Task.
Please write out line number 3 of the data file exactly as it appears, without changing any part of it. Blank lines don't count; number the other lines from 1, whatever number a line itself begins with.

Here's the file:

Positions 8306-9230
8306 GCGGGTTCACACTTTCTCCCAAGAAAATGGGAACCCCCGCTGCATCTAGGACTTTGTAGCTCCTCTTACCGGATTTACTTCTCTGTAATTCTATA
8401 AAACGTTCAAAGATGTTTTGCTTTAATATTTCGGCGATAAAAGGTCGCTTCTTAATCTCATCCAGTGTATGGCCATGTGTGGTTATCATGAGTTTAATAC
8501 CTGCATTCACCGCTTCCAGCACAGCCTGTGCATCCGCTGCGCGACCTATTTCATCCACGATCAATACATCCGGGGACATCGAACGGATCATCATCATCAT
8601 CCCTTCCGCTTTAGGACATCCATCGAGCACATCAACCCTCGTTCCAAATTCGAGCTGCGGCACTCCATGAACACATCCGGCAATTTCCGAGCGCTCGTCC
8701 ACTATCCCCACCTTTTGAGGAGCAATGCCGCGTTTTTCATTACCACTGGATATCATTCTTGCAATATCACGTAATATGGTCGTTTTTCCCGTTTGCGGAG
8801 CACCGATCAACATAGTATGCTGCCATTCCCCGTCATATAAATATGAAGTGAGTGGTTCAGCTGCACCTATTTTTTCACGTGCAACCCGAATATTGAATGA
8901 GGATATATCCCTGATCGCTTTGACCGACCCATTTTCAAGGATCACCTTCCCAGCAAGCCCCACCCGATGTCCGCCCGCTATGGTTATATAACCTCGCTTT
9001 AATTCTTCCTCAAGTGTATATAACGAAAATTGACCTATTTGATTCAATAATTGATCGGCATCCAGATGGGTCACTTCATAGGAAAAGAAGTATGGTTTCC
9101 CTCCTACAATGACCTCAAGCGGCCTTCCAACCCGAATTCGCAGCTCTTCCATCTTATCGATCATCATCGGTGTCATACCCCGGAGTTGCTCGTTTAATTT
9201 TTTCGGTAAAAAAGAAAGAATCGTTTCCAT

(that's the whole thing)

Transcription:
8401 AAACGTTCAAAGATGTTTTGCTTTAATATTTCGGCGATAAAAGGTCGCTTCTTAATCTCATCCAGTGTATGGCCATGTGTGGTTATCATGAGTTTAATAC